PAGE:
Ever get that brain fart when it comes to blogging? I get it all the time. Every day. I have an idea, I write it down, I look back at it, I move my butt in front of a TV instead.
Vickie of No Bad Language reminded me about NaBloPoMo. BlogHer is sponsoring it and they’ve put up a list of prompts as blog topics. Brilliant. I need something like that to keep me in check. (Not that I’m behind posts or anything…)
Welcome to November. The first prompt is:Â Tell us your favourite quotation and why.
Meetings are a symptom of bad organization. The fewer meetings the better. – Peter Drucker
One of the things I’ve found most effective with meetings it to come out with action items or resolutions. It doesn’t have to be a laundry list of either, but there must be something that was moved forward in its process, there was education given, or a task was completed. If I’m in a meeting where someone ends it with “Let’s get back to work”, I know it was time lost. Some people like to hear themselves talk, and that’s ok. As long as there is an action item added or checked off, I’m ok with that.Â Sometimes if we end a meeting with what I think is nothing resolved or checked off, I’ll speak up and confirm who is doing what and what next steps are as a way to close it with, again, deliverables or priorities.
Then there are meetings that are just check-ins, which are shorter. I’ll ask my manager what I should do with a situation with my recommendations and our collaborating toward a solution. Sometimes they’re just updates to projects I’m working on. In the end, I rely on my manager to help me prioritize my workload in these update meetings. Who knows, my manager may have gotten a new directive and that changes things for the rest of the team.Â In turn, I did this with my interns and team.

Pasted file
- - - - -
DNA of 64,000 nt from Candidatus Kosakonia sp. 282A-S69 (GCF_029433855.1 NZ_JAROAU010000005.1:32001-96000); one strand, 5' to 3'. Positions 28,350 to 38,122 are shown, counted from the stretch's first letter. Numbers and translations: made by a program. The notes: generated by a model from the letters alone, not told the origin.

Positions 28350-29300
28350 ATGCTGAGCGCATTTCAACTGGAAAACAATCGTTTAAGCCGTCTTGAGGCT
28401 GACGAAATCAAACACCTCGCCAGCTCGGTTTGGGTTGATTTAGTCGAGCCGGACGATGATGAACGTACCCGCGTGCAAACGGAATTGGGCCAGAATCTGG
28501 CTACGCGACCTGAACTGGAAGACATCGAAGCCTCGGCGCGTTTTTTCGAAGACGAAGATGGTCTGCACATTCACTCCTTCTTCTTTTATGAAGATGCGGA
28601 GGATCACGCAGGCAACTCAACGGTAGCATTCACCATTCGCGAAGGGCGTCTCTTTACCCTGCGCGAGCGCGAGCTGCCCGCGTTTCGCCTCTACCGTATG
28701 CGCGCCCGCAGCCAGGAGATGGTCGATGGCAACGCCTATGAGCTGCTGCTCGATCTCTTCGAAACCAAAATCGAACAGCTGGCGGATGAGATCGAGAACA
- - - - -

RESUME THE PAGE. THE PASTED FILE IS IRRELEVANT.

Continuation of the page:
The best thing form of check-ins came from my former colleague Kat. She instituted 15-Minute Mondays. You had 15 minutes to run through your top priorities. That’s 15 minutes TOTAL for the WHOLE TEAM, which, at the time, broke down to about 3 minutes each. Brilliant. Later, another manager instituted them standing upÂ in the kitchen, which I thought was more awesome because it forced you to be less comfortable. You’re standing for 15 minutes, not hunkered down in a chair around a conference table. The standing part made it feel like you had to move quickly about your items.
There you have it – one of my favorite quotes.
If you’d like to learn more about Peter Drucker, there are a ton of books and news articles written about him or by him. Depending on your interest, his books can be dry. I found them to be dry while I was at school. Then again, I find all non-fiction to be dry.Â The Effective Executive in Action is one that I still flip through and think about. It’s more of an action journal. The Daily Drucker is also good because it has writings by Drucker and then an action for you to complete.